sojourner (n.) – a person who resides temporarily in a place

sojournerIt’s been a month (October 27th!) since I arrived in Hong Kong with everything I own in 3 suitcases and a backpack. I came as a missionary to serve with migrant workers, sojourning in Hong Kong for 2 years. A seemingly simple sentence with many meanings and stories packed into them – missionary, migrant workers, sojourner. I am a missionary because I am responding to God’s love for me, resulting in my call to love others, whether through charity or justice work, whether in New York City or in Hong Kong. I am a sojourner because this is temporary and voluntary; I can leave whenever I want and will leave in 2018 when my service ends. The community I serve with are not sojourners; they are migrants, leaving home to find work and better financial opportunities for their families. There are similarities in our stories – leaving our communities, arriving in a foreign place, settling into routines; but, there are differences in our journeys – reasons for leaving, how we arrive, the way we are viewed.


If you’ve ever been to Hong Kong, you’d notice the sea of Filipinos on the streets, under walkways, and in public areas on Sundays. It’s quite a sight and sets Hong Kong apart from other cities. Sunday is migrant workers’ day off (for the most part). Foreign domestic workers are cheap to hire (HK$4,210/month = ~US$543) and in constant supply. Why? Poverty. Most Filipinos have college degrees, but with no employment prospects back home, there is no choice except to find work abroad. This vulnerability leads so many to leave their spouses, children, and parents for an uncertain future in a foreign country where they are seen as disposable workers, less than human.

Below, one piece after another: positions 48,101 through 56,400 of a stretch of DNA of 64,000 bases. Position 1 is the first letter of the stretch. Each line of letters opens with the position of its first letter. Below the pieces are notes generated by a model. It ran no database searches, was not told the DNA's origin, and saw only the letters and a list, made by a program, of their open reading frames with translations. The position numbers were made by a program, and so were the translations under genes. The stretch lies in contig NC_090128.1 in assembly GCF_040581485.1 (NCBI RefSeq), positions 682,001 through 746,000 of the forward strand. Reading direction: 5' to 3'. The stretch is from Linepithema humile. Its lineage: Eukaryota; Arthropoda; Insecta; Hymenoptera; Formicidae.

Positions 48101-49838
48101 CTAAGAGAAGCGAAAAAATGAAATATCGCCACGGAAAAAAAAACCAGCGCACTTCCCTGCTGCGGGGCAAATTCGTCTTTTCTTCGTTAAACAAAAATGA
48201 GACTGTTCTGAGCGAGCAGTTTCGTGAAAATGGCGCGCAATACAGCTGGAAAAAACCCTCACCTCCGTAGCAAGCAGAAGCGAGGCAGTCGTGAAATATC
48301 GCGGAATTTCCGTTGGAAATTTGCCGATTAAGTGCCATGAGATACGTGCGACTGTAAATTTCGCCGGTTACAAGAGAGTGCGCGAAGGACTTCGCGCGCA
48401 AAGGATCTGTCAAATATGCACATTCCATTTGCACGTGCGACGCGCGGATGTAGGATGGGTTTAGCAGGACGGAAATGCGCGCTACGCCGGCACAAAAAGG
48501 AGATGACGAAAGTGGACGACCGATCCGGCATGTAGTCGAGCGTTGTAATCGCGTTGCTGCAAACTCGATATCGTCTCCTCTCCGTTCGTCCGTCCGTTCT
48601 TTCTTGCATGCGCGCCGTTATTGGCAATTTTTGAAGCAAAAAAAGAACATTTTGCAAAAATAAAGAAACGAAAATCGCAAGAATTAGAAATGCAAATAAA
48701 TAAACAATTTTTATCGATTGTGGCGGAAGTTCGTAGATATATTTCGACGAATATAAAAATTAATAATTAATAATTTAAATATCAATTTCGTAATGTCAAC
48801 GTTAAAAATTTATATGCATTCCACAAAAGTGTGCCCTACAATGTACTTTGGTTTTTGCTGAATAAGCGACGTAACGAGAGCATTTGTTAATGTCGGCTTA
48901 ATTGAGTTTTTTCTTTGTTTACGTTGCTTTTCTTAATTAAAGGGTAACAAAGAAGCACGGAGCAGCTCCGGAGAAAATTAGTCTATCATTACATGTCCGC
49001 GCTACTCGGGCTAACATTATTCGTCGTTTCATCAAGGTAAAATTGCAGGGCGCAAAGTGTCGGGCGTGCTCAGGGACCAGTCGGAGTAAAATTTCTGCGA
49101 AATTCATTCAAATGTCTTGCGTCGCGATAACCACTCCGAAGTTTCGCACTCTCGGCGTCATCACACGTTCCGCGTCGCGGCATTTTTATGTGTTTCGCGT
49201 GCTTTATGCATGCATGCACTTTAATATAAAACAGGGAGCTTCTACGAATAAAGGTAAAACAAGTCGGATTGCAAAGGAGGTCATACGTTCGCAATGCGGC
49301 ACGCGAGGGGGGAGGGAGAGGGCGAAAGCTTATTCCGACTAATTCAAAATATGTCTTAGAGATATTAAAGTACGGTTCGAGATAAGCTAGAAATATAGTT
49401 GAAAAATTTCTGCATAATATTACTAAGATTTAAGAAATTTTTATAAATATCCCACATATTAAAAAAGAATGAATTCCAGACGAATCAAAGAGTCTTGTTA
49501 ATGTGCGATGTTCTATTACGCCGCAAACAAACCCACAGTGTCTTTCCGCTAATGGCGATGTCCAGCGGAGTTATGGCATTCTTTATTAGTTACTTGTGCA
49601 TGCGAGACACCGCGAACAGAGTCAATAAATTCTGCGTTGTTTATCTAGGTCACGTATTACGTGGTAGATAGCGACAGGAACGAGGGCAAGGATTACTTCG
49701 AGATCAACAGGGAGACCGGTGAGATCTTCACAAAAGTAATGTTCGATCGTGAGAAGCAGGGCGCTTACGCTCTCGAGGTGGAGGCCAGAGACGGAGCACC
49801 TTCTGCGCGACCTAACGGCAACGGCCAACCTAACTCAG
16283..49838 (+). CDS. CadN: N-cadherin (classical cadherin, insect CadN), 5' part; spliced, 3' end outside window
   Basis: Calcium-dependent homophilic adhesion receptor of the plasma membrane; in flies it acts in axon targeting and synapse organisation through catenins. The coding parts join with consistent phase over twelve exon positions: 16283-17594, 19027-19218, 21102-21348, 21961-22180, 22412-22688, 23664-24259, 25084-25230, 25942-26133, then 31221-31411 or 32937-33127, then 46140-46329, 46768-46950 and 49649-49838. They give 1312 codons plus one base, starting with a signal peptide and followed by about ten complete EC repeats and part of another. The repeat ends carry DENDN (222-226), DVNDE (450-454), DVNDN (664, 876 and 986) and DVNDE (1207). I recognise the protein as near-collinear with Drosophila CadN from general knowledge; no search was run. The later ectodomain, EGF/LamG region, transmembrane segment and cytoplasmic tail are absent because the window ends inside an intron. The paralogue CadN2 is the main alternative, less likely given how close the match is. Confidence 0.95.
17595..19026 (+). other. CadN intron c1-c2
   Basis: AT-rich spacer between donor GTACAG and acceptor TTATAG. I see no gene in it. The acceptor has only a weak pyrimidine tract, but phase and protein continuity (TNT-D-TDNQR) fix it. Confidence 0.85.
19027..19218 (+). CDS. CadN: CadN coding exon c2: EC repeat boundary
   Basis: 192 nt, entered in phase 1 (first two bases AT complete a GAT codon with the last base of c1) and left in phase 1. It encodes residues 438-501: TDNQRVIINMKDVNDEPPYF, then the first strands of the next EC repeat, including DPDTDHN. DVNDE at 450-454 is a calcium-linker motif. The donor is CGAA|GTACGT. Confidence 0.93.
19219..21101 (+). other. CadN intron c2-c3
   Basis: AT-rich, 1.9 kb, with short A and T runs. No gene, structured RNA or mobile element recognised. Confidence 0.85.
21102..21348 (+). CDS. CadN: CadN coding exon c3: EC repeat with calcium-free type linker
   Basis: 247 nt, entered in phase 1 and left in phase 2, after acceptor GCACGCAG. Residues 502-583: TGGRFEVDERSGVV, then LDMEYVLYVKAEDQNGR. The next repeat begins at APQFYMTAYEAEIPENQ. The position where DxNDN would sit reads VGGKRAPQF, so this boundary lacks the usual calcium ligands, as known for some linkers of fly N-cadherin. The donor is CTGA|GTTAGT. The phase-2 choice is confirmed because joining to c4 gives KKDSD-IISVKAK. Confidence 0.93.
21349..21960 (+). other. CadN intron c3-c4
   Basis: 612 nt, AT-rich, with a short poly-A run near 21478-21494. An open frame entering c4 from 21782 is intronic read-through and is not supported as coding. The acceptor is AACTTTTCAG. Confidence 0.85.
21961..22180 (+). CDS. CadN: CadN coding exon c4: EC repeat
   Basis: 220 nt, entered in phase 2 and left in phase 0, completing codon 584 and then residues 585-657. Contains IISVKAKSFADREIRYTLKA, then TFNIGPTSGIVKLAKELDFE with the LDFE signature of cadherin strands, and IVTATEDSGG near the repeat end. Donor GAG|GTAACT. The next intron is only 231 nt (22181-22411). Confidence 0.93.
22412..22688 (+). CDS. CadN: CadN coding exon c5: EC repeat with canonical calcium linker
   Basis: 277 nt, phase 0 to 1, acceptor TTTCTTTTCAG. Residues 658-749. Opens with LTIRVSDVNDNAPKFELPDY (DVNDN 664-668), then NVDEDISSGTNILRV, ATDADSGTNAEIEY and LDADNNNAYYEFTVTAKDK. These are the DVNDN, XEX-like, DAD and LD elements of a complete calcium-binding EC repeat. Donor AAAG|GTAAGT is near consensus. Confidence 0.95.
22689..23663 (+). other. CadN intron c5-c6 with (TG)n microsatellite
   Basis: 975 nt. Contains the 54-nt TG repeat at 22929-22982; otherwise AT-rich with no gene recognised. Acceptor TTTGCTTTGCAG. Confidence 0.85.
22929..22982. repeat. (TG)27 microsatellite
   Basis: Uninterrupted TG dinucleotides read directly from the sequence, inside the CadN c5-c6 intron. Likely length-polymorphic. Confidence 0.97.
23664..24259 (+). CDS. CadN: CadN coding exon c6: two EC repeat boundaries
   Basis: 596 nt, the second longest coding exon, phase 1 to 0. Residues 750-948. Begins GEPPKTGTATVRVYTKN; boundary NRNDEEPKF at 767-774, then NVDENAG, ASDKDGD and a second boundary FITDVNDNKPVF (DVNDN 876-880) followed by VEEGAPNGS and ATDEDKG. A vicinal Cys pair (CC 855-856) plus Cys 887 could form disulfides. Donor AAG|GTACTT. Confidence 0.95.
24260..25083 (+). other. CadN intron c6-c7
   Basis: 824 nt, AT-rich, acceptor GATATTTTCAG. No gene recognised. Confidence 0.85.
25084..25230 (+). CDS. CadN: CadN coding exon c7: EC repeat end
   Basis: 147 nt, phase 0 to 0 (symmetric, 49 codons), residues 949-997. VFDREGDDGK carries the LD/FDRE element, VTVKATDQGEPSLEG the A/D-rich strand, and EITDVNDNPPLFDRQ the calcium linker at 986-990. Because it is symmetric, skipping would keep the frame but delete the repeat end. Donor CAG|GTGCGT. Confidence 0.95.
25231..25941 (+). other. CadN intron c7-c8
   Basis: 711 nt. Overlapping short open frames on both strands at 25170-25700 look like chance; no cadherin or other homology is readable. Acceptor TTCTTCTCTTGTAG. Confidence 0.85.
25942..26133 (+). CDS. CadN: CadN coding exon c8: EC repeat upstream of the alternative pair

There are 2 types of Hong Kongers – locals and expats. Due to the affordability of migrant workers, almost anyone can hire a worker; however, depending on who the employer is, migrant workers’ stories differ and fall between two extremes. The lucky ones have private rooms, are paid their salaries, have paid holidays and annual leave, and treated like members of the family; the not-so lucky ones are forced to sleep under furnitures, are underpaid, forced to work on holidays and denied annual leave, and treated as slaves.

My friends were excited to learn of my placement site. “You’re moving to Hong Kong! I am so jealous!” “You’re going to be fluent in Cantonese when you come back!” I’m not sorry to say that it won’t be better when I return. I speak Cantonese in the area where I live, but English and Tagalog are spoken at work. A constant tension for myself is my social identity here. As a person of Chinese descent, I am seen as a local, part of the majority, contrary to my social location back home in the United States. I am expected to speak Cantonese fluently and read Chinese, but I choose not to. Instead, I choose to learn Tagalog; I choose to be in solidarity with migrant workers.

I am excited to be on this journey, but I am also scared. Mostly, I am afraid of how I will connect my community at home with my work in Hong Kong. Will people even care? Is it even worth it to write about the work I’m doing? They’re going to wonder why I’m not preaching about Jesus dying for our sins and reconciling us with God, and I’m going to have to explain what a missionary is!

Then, I remind myself that Jesus didn’t care what others thought; He told it as it was. He went on just doing His thing, crossing all types of boundaries – talking to prostitutes and tax collectors, chilling with lepers, and advocating for the oppressed. THEN, He died on the cross, rose again, told His apostles to make disciples of all nations, and ascended into heaven. I’m 200% certain of my current status as a missionary in Hong Kong, and I trusted God’s plans for me last year, so why am I doubting it now?

God, grant me courage to write, to share, and to connect.